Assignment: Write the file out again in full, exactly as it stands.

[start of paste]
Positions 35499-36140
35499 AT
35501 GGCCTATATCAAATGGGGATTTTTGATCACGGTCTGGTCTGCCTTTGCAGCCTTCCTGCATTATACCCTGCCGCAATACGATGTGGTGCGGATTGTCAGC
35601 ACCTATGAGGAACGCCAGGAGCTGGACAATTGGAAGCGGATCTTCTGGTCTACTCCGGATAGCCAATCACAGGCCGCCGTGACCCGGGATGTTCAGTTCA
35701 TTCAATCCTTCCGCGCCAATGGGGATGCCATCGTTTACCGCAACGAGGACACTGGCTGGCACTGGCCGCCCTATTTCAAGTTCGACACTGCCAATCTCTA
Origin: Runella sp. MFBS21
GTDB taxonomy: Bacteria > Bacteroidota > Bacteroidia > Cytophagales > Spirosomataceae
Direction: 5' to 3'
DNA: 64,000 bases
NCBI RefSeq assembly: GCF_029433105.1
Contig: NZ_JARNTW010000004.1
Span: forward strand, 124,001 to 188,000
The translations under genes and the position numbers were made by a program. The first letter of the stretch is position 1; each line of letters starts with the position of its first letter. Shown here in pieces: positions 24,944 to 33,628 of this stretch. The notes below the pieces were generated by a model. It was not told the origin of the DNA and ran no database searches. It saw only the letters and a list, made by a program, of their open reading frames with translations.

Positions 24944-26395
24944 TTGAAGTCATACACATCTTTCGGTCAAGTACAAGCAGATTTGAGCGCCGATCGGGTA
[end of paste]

Positions 35499-36140
35499 AT
35501 GGCCTATATCAAATGGGGATTTTTGATCACGGTCTGGTCTGCCTTTGCAGCCTTCCTGCATTATACCCTGCCGCAATACGATGTGGTGCGGATTGTCAGC
35601 ACCTATGAGGAACGCCAGGAGCTGGACAATTGGAAGCGGATCTTCTGGTCTACTCCGGATAGCCAATCACAGGCCGCCGTGACCCGGGATGTTCAGTTCA
35701 TTCAATCCTTCCGCGCCAATGGGGATGCCATCGTTTACCGCAACGAGGACACTGGCTGGCACTGGCCGCCCTATTTCAAGTTCGACACTGCCAATCTCTA
Origin: Runella sp. MFBS21
GTDB taxonomy: Bacteria > Bacteroidota > Bacteroidia > Cytophagales > Spirosomataceae
Direction: 5' to 3'
DNA: 64,000 bases
NCBI RefSeq assembly: GCF_029433105.1
Contig: NZ_JARNTW010000004.1
Span: forward strand, 124,001 to 188,000
The translations under genes and the position numbers were made by a program. The first letter of the stretch is position 1; each line of letters starts with the position of its first letter. Shown here in pieces: positions 24,944 to 33,628 of this stretch. The notes below the pieces were generated by a model. It was not told the origin of the DNA and ran no database searches. It saw only the letters and a list, made by a program, of their open reading frames with translations.

Positions 24944-26395
24944 TTGAAGTCATACACATCTTTCGGTCAAGTACAAGCAGATTTGAGCGCCGATCGGGTA